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Steven Shlonsky, DPM
149 Thierman Ln
Louisville, KY 40207
(502) 897-6343 We make house calls
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Thursday, 16 December 2021 00:00

Arthritis Can Cause Pain in the Feet and Ankles

If you are suffering from tenderness, pain, or stiffness in the joints of your feet or ankles, call us to schedule an appointment.

With falls being among the top safety hazards for senior citizens, it’s important to reduce the risks of falling at home. Simple behavioral precautions are a good start, such as walking carefully and not rushing around to perform other tasks. Halls, stairs, and high traffic areas should be clutter-free, and any objects on the ground that could be a tripping hazard should be removed. Never rush up or down on the stairs, always use the handrail, and remove any objects that could be tripped over. Remove or tape down mats and rugs so they are secure as you walk or stand on them. Grab bars in the shower/tub and next to the commode can help keep you safer in the bathroom. It’s also a good practice to avoid going barefoot. Slippers should be close-backed and well-fitted (not loose) with slip-resistant soles. Footwear should have a proper fit and structure to provide balance and support at all times. A podiatrist should be consulted as well for professional advice on footwear and to address any issues with your feet or gait which may be compromising your mobility and balance.

Preventing falls among the elderly is very important. If you are older and have fallen or fear that you are prone to falling, consult with Dr. Steven Shlonsky from Louisville, Kentucky. Dr. Shlonsky will assess your condition and provide you with quality advice and care.

Every 11 seconds, an elderly American is being treated in an emergency room for a fall related injury. Falls are the leading cause of head and hip injuries for those 65 and older. Due to decreases in strength, balance, senses, and lack of awareness, elderly persons are very susceptible to falling. Thankfully, there are a number of things older persons can do to prevent falls.

How to Prevent Falls

Some effective methods that older persons can do to prevent falls include:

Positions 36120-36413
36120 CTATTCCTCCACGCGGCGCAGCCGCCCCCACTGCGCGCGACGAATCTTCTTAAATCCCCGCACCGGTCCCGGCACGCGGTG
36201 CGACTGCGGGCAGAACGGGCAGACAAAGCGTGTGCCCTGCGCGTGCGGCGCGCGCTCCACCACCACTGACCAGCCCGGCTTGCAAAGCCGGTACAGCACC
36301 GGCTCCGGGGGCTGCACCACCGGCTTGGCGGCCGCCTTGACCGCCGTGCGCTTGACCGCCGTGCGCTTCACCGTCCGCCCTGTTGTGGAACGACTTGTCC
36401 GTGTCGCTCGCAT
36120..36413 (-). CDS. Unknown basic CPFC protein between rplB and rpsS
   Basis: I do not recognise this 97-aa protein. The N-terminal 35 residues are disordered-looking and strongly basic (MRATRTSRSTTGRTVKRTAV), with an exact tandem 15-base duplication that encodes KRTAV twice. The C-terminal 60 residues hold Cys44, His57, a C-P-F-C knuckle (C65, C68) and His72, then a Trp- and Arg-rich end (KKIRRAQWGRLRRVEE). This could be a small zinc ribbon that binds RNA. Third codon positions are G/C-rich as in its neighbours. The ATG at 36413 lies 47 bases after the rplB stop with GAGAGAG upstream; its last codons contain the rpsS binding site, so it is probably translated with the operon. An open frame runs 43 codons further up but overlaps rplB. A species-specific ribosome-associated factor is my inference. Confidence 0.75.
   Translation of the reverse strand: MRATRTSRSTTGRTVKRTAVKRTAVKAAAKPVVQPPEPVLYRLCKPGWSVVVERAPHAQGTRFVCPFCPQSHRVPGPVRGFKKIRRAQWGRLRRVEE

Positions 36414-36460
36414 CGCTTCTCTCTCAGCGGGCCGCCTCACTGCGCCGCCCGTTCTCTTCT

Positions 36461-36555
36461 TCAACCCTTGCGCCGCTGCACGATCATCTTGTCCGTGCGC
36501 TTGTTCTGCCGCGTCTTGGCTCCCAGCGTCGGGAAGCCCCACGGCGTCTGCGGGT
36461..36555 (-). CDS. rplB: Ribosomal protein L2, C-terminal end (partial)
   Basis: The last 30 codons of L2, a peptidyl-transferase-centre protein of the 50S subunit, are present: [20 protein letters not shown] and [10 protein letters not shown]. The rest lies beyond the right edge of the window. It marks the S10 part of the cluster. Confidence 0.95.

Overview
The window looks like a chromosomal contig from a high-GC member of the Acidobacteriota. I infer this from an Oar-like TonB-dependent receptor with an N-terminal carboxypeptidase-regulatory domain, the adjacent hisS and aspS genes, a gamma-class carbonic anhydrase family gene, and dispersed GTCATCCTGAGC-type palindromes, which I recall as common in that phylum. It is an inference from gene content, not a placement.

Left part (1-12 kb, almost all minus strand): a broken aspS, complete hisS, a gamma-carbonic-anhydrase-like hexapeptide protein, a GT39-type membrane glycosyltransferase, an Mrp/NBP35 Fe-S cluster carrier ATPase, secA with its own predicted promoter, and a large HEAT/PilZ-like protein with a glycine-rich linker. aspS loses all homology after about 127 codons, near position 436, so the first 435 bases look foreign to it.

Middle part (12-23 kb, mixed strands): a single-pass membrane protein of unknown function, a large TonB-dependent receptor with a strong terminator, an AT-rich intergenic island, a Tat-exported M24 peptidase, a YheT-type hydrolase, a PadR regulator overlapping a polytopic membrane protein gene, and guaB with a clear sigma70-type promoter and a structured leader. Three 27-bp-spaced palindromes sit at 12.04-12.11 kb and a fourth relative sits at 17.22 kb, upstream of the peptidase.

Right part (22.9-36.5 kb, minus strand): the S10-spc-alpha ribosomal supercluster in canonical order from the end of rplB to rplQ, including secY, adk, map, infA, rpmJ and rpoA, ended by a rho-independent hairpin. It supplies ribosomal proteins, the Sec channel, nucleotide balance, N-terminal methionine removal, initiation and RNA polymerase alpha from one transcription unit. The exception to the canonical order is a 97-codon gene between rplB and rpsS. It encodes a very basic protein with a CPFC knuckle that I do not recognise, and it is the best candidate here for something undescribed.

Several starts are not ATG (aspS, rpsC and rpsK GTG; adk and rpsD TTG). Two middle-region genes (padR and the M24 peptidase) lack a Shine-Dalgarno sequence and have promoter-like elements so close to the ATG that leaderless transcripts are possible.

• Enrolling in strength and balance exercise program to increase balance and strength
  • Periodically having your sight and hearing checked
  • Discuss any medications you have with a doctor to see if it increases the risk of falling
  • Clearing the house of falling hazards and installing devices like grab bars and railings
  • Utilizing a walker or cane
  • Wearing shoes that provide good support and cushioning
  • Talking to family members about falling and increasing awareness

Falling can be a traumatic and embarrassing experience for elderly persons; this can make them less willing to leave the house, and less willing to talk to someone about their fears of falling. Doing such things, however, will increase the likelihood of tripping or losing one’s balance. Knowing the causes of falling and how to prevent them is the best way to mitigate the risk of serious injury.  

If you have any questions, please feel free to contact our office located in Louisville, KY . We offer the newest diagnostic and treatment technologies for all your foot care needs.

Read more about Falls Prevention
Tuesday, 14 December 2021 00:00

Falls Prevention

Elderly Americans are very susceptible to falls as they get older. Everyone experiences decreases in flexibility, balance, strength, and the senses as they age. This correlates to some eye-opening statistics. 1 in 4 Americans aged 65 and older fall each year. An elderly American is being treated for a fall in an emergency room every 11 seconds, and every 19 minutes, an older person dies from falling. In light of these striking statistics, one can see the importance of taking steps to prevent falls.